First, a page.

Last July, shares of Broadcom (NASDAQ:BRCM) took a beating following a less-than-stellar earnings report. However, it wasn't just the worse-than-expected numbers that were the problem at the time, but concerns over Broadcom's connectivity business as well as progress in cellular platforms. Since then, the stock hasn't quite yet recovered to its $37-per-share highs, but it has recovered quite nicely from its lows.

What are investors looking for?
Broadcom's business is split up into three main operating segments: mobile & wireless, infrastructure, and broadband. The infrastructure and broadband businesses are extremely profitable in their own rights, and the connectivity portion of the mobile & wireless business is also quite profitable. Unfortunately, as Broadcom has invested more aggressively in complete cellular platforms, the operating profitability of the division has tanked, with operating margin just shy of 4% in the most recent quarter. 

Add to that fears that Broadcom's much larger competitor, Qualcomm (NASDAQ:QCOM), is set to gain some pretty serious connectivity share, and you have a recipe for Wall Street essentially writing off the mobile & wireless business. If Broadcom can provide fairly compelling evidence that this business is going to return to strong profitability, then the stock could command a meaningfully higher multiple than it does today on the expectation of more robust earnings growth.

But wait -- Broadcom trades at a pretty high P/E!
According to Google Finance, shares of Broadcom trade at a whopping 43.67 times earnings. However, this represents GAAP earnings, which includes things like one-time non-cash charges and share-based compensation. Back in that painful July quarter, Broadcom took a $501 million non-cash impairment charge on the acquisition of NetLogic.

What exactly is an impairment charge? So, when a company purchases another company for a specific value (in this case, Broadcom paid $3.7 billion for NetLogic), the purchase price is often determined based on how much money the target company expects to earn over a given period of time.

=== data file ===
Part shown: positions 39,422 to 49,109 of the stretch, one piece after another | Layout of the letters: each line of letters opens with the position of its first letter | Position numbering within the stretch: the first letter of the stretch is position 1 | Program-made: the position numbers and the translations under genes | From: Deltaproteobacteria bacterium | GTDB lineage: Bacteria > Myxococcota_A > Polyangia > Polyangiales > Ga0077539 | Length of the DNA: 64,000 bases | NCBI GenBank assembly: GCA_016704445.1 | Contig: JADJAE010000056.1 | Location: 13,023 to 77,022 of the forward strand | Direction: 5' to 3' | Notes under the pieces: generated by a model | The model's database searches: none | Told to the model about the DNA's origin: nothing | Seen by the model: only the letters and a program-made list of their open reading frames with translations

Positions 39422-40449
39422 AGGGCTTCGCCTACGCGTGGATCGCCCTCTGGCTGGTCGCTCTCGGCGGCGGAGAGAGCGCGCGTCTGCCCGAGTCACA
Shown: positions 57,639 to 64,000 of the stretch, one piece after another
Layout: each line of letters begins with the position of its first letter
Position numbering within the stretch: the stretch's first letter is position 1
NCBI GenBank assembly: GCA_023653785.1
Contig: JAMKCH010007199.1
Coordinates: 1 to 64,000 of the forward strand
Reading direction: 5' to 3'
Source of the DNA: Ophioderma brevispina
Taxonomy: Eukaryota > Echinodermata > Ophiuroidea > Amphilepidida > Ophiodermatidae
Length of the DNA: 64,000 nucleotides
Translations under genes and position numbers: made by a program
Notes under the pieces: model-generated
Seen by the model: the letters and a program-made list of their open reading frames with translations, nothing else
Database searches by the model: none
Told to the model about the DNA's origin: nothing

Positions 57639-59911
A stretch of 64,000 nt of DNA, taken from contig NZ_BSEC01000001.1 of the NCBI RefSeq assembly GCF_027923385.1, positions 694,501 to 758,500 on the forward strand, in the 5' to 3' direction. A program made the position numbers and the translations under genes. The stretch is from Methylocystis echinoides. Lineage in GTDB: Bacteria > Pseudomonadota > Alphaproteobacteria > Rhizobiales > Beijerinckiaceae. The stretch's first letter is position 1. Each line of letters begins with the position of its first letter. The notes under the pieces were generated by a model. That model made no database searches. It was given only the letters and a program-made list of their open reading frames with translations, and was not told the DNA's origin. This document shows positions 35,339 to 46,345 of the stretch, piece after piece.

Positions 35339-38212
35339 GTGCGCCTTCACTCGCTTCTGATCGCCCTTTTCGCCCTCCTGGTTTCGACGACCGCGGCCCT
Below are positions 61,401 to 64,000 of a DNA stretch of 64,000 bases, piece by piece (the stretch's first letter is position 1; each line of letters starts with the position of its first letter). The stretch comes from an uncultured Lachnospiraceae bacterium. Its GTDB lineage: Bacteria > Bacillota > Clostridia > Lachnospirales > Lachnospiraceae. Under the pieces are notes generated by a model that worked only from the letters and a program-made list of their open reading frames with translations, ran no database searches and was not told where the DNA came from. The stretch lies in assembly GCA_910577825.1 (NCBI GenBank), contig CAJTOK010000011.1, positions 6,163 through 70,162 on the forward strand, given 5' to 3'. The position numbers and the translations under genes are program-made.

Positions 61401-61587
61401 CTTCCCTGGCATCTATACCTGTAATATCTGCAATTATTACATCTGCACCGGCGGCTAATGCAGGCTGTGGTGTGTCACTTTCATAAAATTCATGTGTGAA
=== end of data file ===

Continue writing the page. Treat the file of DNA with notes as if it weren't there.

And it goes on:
If at some point after the acquisition it becomes clear that the company won't earn as much as thought, then obviously the asset is worth less than what was paid for it -- requiring the company to take a "loss" on the excess amount paid. Broadcom acquired NetLogic in 2011 and by Q2 2013 it was clear that Broadcom had overpaid, thus it took a writedown, which according to GAAP translates into a hit on net income.

Ex-NetLogic Broadcom isn't expensive
With 581 million shares outstanding, the $501 million charge translates into a hit of $0.86/share. Add this back to the current GAAP EPS number of $0.73 and all of a sudden this 43.67 P/E stock becomes a 20 P/E. If you exclude stock-based compensation as well, then the stock looks even cheaper, although some may argue that doing so paints an unfairly positive picture.

Is Broadcom still a good value here?
While Broadcom felt like a "no brainer" in the $26-27 range, the shares still do offer value just shy of $32. Of course there are competitive concerns from Qualcomm, Intel (NASDAQ:INTC) (which just rolled out its first 802.11ac low power connectivity combo), and others on the connectivity side of things, and yes the market needs to see a payoff from the heavy mobile R&D investment, but even ex-mobile the company has a good business.

So, the questions you need to ask yourself as an investor are the following:

  • Does Broadcom have a good shot at growing and delivering profit in mobile & wireless (or will it sell the division if it can't)?
  • Are there any catalysts that could drive the stock higher?

It really looks like things get better from here
The answer to the first question, in this Fool's view, is "yes." The answer to the second one -- and this may sound cliché -- is also "yes." Broadcom should benefit from the roll-out of the next generation iPhone/iPad products later this year, as Apple (NASDAQ:AAPL) is likely to use higher end/higher ASP connectivity combos in its next generation devices, particularly as the Android competition continues to heat up. 

And, of course, expect the roll-out of devices based on Broadcom's integrated apps processor/modem platform to help restore confidence in the company's cellular efforts. Given that Qualcomm owns this market, and given how tough of a time even Intel has had in providing a viable integrated part, success on Broadcom's part could translate into much-improved sentiment toward the mobile & wireless business.

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Ashraf Eassa owns shares of Broadcom and Intel. The Motley Fool recommends Intel. The Motley Fool owns shares of Intel and Qualcomm. Try any of our Foolish newsletter services free for 30 days. We Fools may not all hold the same opinions, but we all believe that considering a diverse range of insights makes us better investors. The Motley Fool has a disclosure policy.